What comes to mind when thinking of Alaska? It’s probably one of the most beautiful and scenic states in this fine Union. Alaska’s population is quite low, and residents find it prudent to protect the environment. National parks are abundant, while the people are hardworking, familiar with extreme weather, and family-oriented. Similar to the state of Washington, Alaska goes the extra mile in respecting its indigenous communities – one of the largest in the nation.
The state has a rich history of cannabis use, owing to beliefs of freedom along the American Frontier, yet federal law has complicated the relationship. Can I get weed legal in Alaska, you ask?
The short answer: Yes. And as we will see, the story is far from over.
Quick History of Marijuana in Alaska
Alaska’s marijuana history is intriguing and goes a while back. During the 1970s, a landmark case, Ravin v. Alaska, resulted in the Supreme Court siding with the plaintiff and ruled that marijuana consumption is a private right and should not be infringed upon by state authorities if a person has a small amount in the confines of their residence.
Alaska paved the way for decriminalizing and permitting possession and was the first state to consider smoking marijuana to be a Constitutional right. The court’s ruling went as follows:
"…we conclude that no adequate justification for the state’s intrusion into the citizen’s right to privacy by its prohibition of possession of marijuana by an adult for personal consumption in the home has been shown. The privacy of the individual’s home cannot be breached absent a persuasive showing of a close and substantial relationship of the intrusion to a legitimate governmental interest. Here, mere scientific doubts will not suffice. The state must demonstrate a need based on proof that the public health or welfare will in fact suffer if the controls are not applied."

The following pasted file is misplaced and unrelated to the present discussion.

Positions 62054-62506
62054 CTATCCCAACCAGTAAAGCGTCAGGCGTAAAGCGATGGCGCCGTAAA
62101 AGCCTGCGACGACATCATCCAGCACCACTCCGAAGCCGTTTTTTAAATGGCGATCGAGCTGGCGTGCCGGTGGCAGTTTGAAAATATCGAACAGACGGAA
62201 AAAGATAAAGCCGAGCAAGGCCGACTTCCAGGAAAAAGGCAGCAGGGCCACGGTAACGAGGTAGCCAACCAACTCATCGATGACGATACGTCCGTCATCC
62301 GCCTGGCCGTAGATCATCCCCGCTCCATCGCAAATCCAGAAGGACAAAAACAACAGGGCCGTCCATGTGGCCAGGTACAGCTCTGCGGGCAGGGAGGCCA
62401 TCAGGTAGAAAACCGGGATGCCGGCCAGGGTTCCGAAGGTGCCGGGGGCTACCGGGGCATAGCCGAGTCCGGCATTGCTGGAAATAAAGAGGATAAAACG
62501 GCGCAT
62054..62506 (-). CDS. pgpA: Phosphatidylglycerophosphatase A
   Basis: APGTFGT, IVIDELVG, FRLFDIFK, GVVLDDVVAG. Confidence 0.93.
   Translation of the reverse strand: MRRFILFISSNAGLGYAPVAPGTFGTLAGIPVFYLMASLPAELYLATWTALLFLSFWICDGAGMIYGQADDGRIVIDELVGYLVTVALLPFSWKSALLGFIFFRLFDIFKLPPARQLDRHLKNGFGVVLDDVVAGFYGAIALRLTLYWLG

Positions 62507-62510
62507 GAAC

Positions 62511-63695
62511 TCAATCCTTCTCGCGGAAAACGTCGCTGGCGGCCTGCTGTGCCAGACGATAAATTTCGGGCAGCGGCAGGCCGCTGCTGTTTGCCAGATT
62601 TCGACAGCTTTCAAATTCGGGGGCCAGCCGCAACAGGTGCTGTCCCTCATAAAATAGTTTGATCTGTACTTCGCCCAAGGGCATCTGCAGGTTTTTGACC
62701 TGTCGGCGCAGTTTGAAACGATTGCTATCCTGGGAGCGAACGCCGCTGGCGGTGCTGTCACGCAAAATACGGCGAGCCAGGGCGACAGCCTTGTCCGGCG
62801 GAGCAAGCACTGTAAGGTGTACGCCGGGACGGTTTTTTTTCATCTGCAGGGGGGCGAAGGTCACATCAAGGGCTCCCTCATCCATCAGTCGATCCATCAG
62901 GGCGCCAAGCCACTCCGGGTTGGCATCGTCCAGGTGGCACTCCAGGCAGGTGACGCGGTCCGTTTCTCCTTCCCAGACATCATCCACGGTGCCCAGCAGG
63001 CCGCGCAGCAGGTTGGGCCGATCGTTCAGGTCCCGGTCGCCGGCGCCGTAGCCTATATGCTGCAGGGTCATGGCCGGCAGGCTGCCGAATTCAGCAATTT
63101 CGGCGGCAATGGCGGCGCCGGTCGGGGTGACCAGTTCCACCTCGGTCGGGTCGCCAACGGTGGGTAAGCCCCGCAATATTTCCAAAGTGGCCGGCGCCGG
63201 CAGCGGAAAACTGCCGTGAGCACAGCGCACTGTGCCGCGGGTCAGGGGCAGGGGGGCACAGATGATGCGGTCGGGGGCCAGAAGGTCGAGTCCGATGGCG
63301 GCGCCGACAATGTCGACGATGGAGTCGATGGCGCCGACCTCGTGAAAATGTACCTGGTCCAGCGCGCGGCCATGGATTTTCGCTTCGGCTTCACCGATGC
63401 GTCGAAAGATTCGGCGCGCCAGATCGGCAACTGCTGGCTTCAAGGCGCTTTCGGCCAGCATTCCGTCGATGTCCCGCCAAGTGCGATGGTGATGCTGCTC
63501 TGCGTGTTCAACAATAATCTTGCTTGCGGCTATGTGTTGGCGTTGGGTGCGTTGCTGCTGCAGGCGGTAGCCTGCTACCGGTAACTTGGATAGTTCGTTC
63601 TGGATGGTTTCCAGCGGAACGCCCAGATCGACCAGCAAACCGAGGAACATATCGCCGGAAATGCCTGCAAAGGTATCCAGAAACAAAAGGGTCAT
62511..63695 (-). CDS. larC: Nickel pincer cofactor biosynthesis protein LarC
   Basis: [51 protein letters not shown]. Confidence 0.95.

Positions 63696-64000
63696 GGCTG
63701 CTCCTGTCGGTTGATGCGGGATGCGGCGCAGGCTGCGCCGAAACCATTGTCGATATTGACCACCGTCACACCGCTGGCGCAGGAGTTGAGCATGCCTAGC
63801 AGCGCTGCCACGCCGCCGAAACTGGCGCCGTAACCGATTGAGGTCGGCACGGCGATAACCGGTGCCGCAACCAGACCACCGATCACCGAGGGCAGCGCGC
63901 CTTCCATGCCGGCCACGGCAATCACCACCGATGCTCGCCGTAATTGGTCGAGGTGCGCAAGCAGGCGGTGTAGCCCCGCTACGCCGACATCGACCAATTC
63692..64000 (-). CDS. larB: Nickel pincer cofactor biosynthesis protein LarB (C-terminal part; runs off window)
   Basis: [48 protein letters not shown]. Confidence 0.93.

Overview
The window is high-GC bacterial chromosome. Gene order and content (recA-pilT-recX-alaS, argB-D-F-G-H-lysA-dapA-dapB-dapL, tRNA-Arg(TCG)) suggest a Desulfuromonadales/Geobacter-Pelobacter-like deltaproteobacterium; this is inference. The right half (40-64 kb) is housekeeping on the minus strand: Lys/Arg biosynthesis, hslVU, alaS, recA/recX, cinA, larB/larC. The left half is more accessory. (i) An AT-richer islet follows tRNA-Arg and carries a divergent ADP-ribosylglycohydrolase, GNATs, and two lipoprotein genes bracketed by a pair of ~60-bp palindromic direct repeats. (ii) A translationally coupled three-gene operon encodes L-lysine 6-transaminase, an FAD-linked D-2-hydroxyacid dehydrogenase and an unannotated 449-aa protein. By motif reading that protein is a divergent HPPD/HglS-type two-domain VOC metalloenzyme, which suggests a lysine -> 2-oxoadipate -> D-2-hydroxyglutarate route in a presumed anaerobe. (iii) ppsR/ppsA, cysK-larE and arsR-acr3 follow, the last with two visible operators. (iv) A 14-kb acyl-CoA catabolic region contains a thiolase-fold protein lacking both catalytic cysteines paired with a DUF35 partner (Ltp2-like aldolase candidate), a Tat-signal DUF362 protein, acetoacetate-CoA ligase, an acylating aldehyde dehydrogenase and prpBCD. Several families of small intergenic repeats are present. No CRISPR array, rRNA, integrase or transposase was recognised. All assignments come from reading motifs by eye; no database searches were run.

What makes this decision even more important for marijuana advocacy is that it gave other courts a ruling to cite in other decisions revolving personal consumption of marijuana. From then on, many US states have moved to legalize marijuana use. And so, let’s tip our caps to the Supreme Court of Alaska.
In a matter of a few years, Alaskan politicians decriminalized personal marijuana possession and consumption. The pro-marijuana tide, however, shifted after the Reagan wave, and the state choosing to criminalize marijuana possession again in 1990.
In 2003, the Alaska Court dealt a major blow to the conservative push to ban marijuana and ruled that people should have the right to possess under 4 ounces for personal use.
All this turmoil gave way to full cannabis legalization in 2014. Voters in the state passed Alaska Measure 2, which permitted personal consumption and personal cultivation of marijuana. Like many other legal marijuana markets, Alaska marijuana laws change frequently. Here is what you need to know about legal weed in Alaska:
Public Consumption of Marijuana in Alaska
It’s best for you to not smoke marijuana on public property. Even though recreational marijuana was legalized, it doesn’t permit public consumption. Marijuana users can’t smoke in public areas or near schools – a failure to abide by these rules may result in some hefty fines and possible criminal charges. Most important, do not – I repeat, do not – smoke on federal land. The penalties can include felony drug charges.
All legal weed in Alaska must be consumed in private, such as at your personal residence. However, cannabis cafes and lounges may soon open across the state.
Traveling Out of State With Legal Weed